Agents under the microscope – Essential tool or necessary evil?

Recruitment agents are a logical response to the dramatic rise in demand for higher education around the world – and for cross-border higher education in particular – a comprehensive review of the industry has found.

But while student satisfaction with agents is broadly high, there is widespread criticism, suspicion and allegations of abusive practices, says the report for the Observatory on Borderless Higher Education, or OBHE.

Agents are also a consequence of universities actively turning to international student recruitment to bolster their finances as they come under pressure to be more entrepreneurial.

The report, The Agent Question: Insights from students, universities and agents, was commissioned as a result of tension between widespread agent use by prospective students and institutions, and determined opposition by critics.

“More demand, supply and marketing, and the pace of change in many countries, spurred the development of intermediaries. Students, parents and institutions enjoy wider enrolment horizons but many feel ill-equipped to ‘go it alone’.”

Some findings

There are an estimated 23,000 ‘student recruitment agencies’ globally, ranging from single person businesses to multinational companies. Most are active in international recruitment, where both students and institutions may be at a disadvantage geographically and culturally, and turn to a knowledgeable agent to close the gap.

“Education agents of one kind or another operate in almost every country in the world, but are considered mainstream in some places and marginal or illegitimate elsewhere,” says the report by i-graduate a company that tracks student and stakeholder opinions.

“In some countries, agents are regulated, in others not; and regulation may be considered progressive, punitive or inadequate, depending on one's point of view, and is almost certainly dynamic.”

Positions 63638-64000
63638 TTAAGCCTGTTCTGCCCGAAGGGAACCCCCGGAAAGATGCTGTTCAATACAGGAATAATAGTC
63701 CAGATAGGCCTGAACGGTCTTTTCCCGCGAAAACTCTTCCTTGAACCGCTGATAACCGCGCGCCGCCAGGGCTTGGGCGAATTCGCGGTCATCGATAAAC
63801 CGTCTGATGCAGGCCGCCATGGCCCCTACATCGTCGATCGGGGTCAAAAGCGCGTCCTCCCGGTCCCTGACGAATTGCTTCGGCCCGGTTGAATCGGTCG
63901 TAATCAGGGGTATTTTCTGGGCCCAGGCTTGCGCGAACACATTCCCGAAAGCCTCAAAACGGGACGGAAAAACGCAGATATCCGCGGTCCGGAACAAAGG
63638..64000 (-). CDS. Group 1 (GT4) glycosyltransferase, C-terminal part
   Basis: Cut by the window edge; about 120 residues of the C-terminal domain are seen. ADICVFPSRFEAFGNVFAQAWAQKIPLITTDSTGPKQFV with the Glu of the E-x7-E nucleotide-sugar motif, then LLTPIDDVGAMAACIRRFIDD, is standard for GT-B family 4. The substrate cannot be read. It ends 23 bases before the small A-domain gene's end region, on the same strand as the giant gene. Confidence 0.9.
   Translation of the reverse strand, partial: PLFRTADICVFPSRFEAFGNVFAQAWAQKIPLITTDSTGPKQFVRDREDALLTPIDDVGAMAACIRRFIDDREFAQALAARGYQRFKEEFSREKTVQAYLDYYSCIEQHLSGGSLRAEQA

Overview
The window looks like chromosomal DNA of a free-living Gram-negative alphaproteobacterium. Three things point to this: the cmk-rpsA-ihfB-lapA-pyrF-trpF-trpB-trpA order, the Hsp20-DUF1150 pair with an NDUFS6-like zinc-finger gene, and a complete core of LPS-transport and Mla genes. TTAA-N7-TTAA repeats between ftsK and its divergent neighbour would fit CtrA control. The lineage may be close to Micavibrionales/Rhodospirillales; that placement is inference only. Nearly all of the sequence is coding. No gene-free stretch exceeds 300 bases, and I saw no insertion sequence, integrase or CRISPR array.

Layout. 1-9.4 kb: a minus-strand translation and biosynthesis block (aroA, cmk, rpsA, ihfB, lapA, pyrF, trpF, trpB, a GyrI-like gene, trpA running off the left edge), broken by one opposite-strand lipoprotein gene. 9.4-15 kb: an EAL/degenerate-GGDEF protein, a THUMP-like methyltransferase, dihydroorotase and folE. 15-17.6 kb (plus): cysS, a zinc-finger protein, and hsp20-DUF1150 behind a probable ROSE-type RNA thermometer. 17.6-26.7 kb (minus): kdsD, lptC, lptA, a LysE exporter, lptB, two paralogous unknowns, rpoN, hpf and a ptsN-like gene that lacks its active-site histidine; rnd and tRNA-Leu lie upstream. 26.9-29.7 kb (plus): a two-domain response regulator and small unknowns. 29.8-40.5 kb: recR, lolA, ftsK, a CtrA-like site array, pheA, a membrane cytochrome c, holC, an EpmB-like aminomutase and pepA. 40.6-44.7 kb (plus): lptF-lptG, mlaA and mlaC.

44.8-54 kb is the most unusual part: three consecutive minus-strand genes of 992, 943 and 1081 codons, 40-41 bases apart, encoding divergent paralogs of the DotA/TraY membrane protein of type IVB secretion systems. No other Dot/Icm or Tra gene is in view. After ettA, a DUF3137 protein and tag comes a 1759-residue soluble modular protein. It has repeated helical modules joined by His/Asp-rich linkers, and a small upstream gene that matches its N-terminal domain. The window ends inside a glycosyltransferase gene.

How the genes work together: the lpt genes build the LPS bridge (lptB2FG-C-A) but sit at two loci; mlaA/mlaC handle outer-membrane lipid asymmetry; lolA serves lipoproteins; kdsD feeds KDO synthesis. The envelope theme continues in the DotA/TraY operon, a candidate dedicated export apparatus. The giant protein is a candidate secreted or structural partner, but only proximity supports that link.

A large majority of students and institutions that use agents are ‘broadly satisfied’ with the service they receive, according to the report. It concludes that “student overall satisfaction with agents is similar to student satisfaction with institutions”.

It adds: “The range in agent performance, however that is defined, is emblematic of the variation one inevitably finds within any industry or sector, not evidence of any inherently negative character of the agent model as such.

“If done well, evolving regulation, in host and destination countries, will help accentuate the benefits of agents and minimise scope for bad practice.”

The controversy

But the report describes the controversy: “Widespread use of agents has raised concerns about admissions standards and conflict of interest.

“The main charge is that any arrangement where the agent benefits financially on a per-enrolment basis encourages admission of poorly qualified applicants, mismatches between student and institution, and even outright fraud.”

Anecdotal evidence cites cases of forged recommendation letters, fraudulent transcripts, phantom test-takers and even faked Skype interviews in which more-fluent English speakers took the place of prospective students.

But the report says: “There is no question that suspect and outright fraudulent practice exists, and may be relatively extensive, particularly in some countries.

“But to conclude that therefore ‘all agents are bad’ or that agents should be abolished is akin to saying that the widespread phenomenon of diploma mills means that all universities are bad and should be abolished.”

Agent use

In 2013, almost all universities in some major destination countries used education agents, but only about a third of international students did. The ratio has grown substantially in recent years, and is considerably higher in major markets, notably China.

Asian and Middle Eastern students are much more likely to report use of agents compared to students from Europe and North America.

The report suggests: “This may reflect language and cultural differences, the novelty of mass higher education and greater resort to foreign study in Asia and the Middle East. The combination of less mature students and longer programmes of study produce the highest incidences of agent use.”

In destination countries where agent use is widespread – for example Australia and New Zealand – they are more significant for would-be students than websites. It is the opposite for destination countries where agents have a low profile, for example Germany.

“Yet even for the United States, where many institutions disavow use of agents, international students enrolled in the US cite agents as of equal importance to institutional websites,” the report says.

Agents are paid a fee averaging US$500 by students and around US$2,000 by universities. This masks a range of from nil to US$5,000+ for student fees. Almost half of students either pay nothing or no more than US$1,000, and about a quarter pay US$3,000 or more.